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Crypto Market Liquidity Dries Up as Fed Resumes Rate Hike
Surprise, surprise! The US Federal Reserve remarked in a press release this week its intention to raise the interest rate benchmark by 25 basis points, resulting in a new target range of between 5.25% and 5.5%.
Markets had already anticipated the move and as such, there was little volatility in both equities and the crypto market.
The FOMC statement went on to note that “recent indicators suggest that economic activity has been expanding at a moderate pace.”
Nonetheless, the Fed intends to continue assessing lagging economic indicators and new information before finally deciding whether or not it will implement any more rate hikes this year.
On the brighter side, even as the macro picture remains slightly uncertain, the Fed staff is no longer forecasting a recession which means inflation could eventually come down without more significant downturns to the global economy.
Crypto Market Volumes at Multi-Year Lows
Crypto market liquidity has been drying up after last year’s cascading liquidations that wiped out major players and dampened the market sentiment.
Bitcoin’s 7-day average trading volume hit a 30-month low last week, plunging to levels that were previously witnessed before BTC broke $20K back in December 2020. Clearly, market participants remain largely inactive.
Image Source: K33 Research
But on the other hand, low activity periods like this have marked accumulation phases. Several on-chain metrics reveal that the current market trends are reminiscent of the onset of previous bull markets.
Bitcoin whales holding 1K to 10K BTC are stacking sats aggressively.
Bitcoin holders are taking their coins off exchanges.
The accumulation score is at 0.6, which historically is a sustainable zone.
H1 2023 Crypto Recap
The first half of 2023 was quite eventful for the crypto market, from banking crises, and regulatory crackdowns, to the shifting landscape of crypto hubs. In our latest article, we took a step back to reflect on the events of H1 2023 and share our view on which trends will likely dominate the second half. Here is the link to the full article.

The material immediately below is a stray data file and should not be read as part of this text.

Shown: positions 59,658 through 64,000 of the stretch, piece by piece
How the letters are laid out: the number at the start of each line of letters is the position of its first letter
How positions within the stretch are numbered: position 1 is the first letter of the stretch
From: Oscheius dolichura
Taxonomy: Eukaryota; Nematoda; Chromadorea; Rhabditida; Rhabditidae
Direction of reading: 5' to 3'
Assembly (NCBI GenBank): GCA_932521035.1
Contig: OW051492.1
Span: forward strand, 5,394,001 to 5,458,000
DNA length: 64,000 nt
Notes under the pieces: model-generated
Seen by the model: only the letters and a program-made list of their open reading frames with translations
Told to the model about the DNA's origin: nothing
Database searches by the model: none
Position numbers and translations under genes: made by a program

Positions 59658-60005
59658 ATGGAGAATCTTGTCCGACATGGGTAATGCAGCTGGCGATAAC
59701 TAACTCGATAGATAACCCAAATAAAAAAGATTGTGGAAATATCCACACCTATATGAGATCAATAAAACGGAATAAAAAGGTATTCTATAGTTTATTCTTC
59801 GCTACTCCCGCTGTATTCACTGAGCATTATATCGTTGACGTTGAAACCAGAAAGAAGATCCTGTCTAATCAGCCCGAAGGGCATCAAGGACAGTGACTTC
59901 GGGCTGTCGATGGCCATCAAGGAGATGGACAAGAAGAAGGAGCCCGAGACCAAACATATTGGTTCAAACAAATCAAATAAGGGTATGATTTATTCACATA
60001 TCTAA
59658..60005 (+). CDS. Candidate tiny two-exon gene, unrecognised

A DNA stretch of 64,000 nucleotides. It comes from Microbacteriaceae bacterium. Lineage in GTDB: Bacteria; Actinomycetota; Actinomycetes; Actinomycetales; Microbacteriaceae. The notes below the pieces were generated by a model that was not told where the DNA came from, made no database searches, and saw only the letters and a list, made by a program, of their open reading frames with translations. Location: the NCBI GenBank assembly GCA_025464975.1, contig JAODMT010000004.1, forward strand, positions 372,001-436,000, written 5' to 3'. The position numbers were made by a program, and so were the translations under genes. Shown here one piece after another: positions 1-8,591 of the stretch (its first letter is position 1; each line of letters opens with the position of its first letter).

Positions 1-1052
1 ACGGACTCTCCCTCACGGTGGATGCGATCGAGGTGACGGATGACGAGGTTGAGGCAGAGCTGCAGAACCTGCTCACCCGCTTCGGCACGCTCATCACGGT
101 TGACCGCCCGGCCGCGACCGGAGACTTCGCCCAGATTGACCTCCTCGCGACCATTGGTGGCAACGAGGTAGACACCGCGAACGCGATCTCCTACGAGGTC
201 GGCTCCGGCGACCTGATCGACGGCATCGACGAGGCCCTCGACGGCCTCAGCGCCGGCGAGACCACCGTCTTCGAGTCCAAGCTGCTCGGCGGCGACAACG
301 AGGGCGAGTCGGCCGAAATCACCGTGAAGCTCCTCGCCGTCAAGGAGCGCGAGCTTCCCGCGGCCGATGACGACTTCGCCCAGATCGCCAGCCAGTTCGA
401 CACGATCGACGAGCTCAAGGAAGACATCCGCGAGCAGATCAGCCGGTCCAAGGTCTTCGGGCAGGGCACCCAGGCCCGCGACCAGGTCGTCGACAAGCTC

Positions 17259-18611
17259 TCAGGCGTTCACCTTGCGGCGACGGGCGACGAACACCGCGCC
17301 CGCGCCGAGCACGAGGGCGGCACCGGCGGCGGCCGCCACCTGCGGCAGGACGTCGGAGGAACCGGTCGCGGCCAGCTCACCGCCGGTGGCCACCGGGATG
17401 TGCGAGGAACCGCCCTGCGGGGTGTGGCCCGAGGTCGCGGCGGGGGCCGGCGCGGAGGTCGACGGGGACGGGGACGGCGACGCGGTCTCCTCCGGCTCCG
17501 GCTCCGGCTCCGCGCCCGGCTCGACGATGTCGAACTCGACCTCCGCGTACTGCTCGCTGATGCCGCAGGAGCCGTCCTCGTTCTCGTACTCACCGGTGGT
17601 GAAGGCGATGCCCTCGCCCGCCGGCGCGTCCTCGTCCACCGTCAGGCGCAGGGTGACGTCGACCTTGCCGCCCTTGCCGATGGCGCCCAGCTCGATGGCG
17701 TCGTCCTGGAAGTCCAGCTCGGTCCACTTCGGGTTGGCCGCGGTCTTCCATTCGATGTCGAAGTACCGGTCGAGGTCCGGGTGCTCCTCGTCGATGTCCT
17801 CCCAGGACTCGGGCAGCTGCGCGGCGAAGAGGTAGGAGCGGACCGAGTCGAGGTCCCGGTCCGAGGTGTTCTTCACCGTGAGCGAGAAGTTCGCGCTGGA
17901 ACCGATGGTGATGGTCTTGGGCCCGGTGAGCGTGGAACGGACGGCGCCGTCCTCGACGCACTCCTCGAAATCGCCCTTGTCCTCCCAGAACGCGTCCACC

Russian President Vladimir Putin has authorized a new law, granting legal tender status to the "digital ruble." The Bank of Russia, the country's central bank, will act as the platform operator for the central bank digital currency (CBDC) and conduct tests starting August 1, following Putin's approval. The bill also provides legal definitions for users and sets guidelines for banks under this framework.
On Wednesday, the House Financial Services Committee pushed forward to resolve the details of two bills aimed at establishing a cohesive legal framework for cryptocurrencies and addressing blockchain-related matters. A majority of lawmakers voted in favor of H.R. 4763, the Financial Innovation and Technology for the 21st Century Act, and H.R. 1747, the Blockchain Regulatory Certainty Act. Both bills have been referred to the full House of Representatives for voting.
Kuwait's main financial regulator, the Capital Markets Authority (CMA), issued a circular addressing the supervision and issuance of virtual assets within Kuwait on July 18. The circular explicitly reaffirmed the "absolute prohibition" on various cryptocurrency use cases, including payments, investments, and mining. Additionally, it forbids local regulators from granting licenses to firms intending to offer virtual asset services as commercial enterprises.
Sam Altman's recently launched World Coin has received mixed reactions, with some praising the Proof-of-Personhood (PoP) concept, while others, including Ethereum's co-founder Vitalik Buterin, have raised concerns about its privacy, security, centralization, and accessibility. Nonetheless, people are still signing up for the Iris scanning in return for the 25 WDC reward, especially in lower-income countries where people could really use the reward money and have little data protection laws.